Not just the Tour de France. Cycling is good for health

Cycling and bike lanes became the topic of conversation in the last election. Those who believed that white stripes on the street were a serious social problem proclaimed this out loud, and fortunately they were not successful. It’s true, I think. Not only did they not find a better topic, but most importantly, they struggled in vain. Cycling is on the rise in developed countries.

You will meet electric cyclists on steep mountain slopes, next to them you will see mountain or gravel bike enthusiasts. And if you turn off the main road onto a country lane, you’re bound to see a display of the most modern bicycle technology the world has to offer. Anyway, it’s surprising what prices we are willing to pay for carbon frame bikes – the numbers are usually in the six figures. Cycling has long outlived its original purpose as an inexpensive way to get from place to place, and today it has at least two forms and one main purpose.

Everything you need to know about the 2023 Tour de France

Professional cyclist gives sports peak. In recent years, they have probably convinced a large part of society that superhuman performance overcoming mountains at the weaker speed of a motorbike or scooter can be achieved through extreme training with a very strict lifestyle, and not through doping support. When I see, at the start of this year’s Tour de France, those skinny figures with incredibly strong thighs, who will cover more than three thousand kilometers in the next three weeks at an average speed of over forty kilometers per hour, I realizing how difficult the road to the top must have been.

If you’ve only ever seen them on TV, let me remind you how the screen is usually located and adds extra weight to everyone. The racers actually look like big skinny kids with bicycles attached to their bodies, which they control so expertly that they resemble organic parts of the bicycles. And the show they put on is one of the biggest sporting events of the year.

However, cycling is basically an active hobby for millions of people. Most developed countries have understood this and supported it as much as possible. Not only bicycle lanes and associated infrastructure, but also regulations that should make cyclists feel safer. Overtaking at a distance of at least one and a half meters from the cyclist should also become a habit here. At the very least, it is a form of mutual respect between humans.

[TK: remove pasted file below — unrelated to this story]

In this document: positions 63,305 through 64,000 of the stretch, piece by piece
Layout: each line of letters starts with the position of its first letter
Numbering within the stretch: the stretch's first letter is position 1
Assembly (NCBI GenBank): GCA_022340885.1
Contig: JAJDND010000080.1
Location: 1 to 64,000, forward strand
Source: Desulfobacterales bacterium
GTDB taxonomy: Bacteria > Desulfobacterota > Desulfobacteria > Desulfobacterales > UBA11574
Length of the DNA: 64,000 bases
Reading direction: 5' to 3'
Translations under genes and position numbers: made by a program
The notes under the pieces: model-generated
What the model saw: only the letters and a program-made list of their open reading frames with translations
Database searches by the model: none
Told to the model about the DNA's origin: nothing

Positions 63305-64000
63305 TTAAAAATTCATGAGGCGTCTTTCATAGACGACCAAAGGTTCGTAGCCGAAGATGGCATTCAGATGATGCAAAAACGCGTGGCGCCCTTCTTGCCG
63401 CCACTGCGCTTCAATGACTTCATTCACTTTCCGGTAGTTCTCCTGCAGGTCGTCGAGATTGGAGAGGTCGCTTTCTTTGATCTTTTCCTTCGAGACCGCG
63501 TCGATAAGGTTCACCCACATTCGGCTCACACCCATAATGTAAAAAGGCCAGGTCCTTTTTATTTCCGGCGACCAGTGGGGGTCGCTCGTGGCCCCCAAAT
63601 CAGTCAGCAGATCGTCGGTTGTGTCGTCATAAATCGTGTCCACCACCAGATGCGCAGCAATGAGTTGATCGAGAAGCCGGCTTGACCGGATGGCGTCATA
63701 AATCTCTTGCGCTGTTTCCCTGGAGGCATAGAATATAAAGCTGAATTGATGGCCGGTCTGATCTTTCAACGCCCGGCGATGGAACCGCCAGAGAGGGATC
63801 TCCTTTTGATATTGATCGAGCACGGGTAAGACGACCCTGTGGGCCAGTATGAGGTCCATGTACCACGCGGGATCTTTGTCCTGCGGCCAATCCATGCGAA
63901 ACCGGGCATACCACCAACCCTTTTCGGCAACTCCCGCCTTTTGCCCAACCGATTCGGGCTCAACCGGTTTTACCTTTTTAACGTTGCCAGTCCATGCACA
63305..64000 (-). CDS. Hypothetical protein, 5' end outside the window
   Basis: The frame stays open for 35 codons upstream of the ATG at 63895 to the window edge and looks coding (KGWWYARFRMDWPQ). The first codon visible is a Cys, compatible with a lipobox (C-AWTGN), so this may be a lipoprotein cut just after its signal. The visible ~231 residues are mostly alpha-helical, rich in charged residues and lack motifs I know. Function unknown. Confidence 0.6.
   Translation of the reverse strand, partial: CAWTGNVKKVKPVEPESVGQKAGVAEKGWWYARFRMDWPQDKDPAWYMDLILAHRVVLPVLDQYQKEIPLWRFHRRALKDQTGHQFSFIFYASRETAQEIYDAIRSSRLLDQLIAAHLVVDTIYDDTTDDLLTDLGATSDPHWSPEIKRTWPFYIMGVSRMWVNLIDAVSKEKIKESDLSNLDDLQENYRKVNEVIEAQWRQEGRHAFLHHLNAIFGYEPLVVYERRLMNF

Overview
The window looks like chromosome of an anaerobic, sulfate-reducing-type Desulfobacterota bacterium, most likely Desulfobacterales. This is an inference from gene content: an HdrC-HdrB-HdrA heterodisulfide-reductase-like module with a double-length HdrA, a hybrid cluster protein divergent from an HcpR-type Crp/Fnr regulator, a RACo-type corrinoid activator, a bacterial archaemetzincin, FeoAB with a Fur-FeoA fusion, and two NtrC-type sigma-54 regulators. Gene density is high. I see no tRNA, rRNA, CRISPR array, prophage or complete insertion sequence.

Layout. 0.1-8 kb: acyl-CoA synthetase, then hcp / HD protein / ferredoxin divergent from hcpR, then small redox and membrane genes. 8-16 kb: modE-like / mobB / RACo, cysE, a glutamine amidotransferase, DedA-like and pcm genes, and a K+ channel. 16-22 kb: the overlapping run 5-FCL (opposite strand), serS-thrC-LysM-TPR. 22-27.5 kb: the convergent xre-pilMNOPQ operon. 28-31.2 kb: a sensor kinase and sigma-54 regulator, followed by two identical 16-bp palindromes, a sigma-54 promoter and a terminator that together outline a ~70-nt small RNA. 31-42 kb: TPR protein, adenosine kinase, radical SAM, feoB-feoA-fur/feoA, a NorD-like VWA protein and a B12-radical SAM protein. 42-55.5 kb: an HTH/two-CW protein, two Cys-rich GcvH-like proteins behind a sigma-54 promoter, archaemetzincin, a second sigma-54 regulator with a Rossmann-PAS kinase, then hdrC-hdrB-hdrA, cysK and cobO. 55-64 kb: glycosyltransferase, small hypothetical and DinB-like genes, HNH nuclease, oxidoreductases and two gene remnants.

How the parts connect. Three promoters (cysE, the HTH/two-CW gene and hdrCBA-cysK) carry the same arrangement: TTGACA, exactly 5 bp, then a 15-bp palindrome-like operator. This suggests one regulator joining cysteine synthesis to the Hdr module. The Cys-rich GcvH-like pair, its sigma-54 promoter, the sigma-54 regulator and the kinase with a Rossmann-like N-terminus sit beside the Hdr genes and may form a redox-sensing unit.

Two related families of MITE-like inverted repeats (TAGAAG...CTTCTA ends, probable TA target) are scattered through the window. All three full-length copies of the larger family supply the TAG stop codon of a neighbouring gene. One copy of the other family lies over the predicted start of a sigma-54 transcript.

And cycling in the city? It’s no longer just about countries with cycling traditions. Just look at Manhattan in New York and even staunch naysayers would change their minds. Of course, even in our cities there are places where there are no bicycle lanes and only narrow space for car traffic. But principles don’t concern themselves with specifics, and the details always align, everywhere and in everything.

However, the main reasons for supporting bicycle shows, as well as building trails, marking lanes and adjusting regulations, are not just entertainment, but most importantly human health and the associated duration and quality of life. Two-thirds of Czech adults are overweight or obese. We rarely find slim individuals among cardiovascular patients, let alone athletes. And it’s been true for decades that nearly one in two people will die from cardiovascular disease.

After all, this is the main reason why support for sport at all levels has been talked about for decades. We must strive for a quality life as long as possible without serious illness. And if we think about what hinders us, there are two main factors – smoking and a sedentary lifestyle. Therefore, cycling in its most amateur form, as well as daily brisk walking or very slow running, should be encouraged at all costs. Now we have strong evidence that daily movements like this really help us.

It’s true, the impact of supporting the movement is long-term, and its supporters run the risk that decades to come will find their efforts hard to remember. This is just a matter of vision, and not a matter of direct politics. And that’s why we must honor those who are willing to take up this uncertain task.

Read more Josef Veselka’s Diagnosis:

Julia Craig

"Certified bacon geek. Evil social media fanatic. Music practitioner. Communicator."

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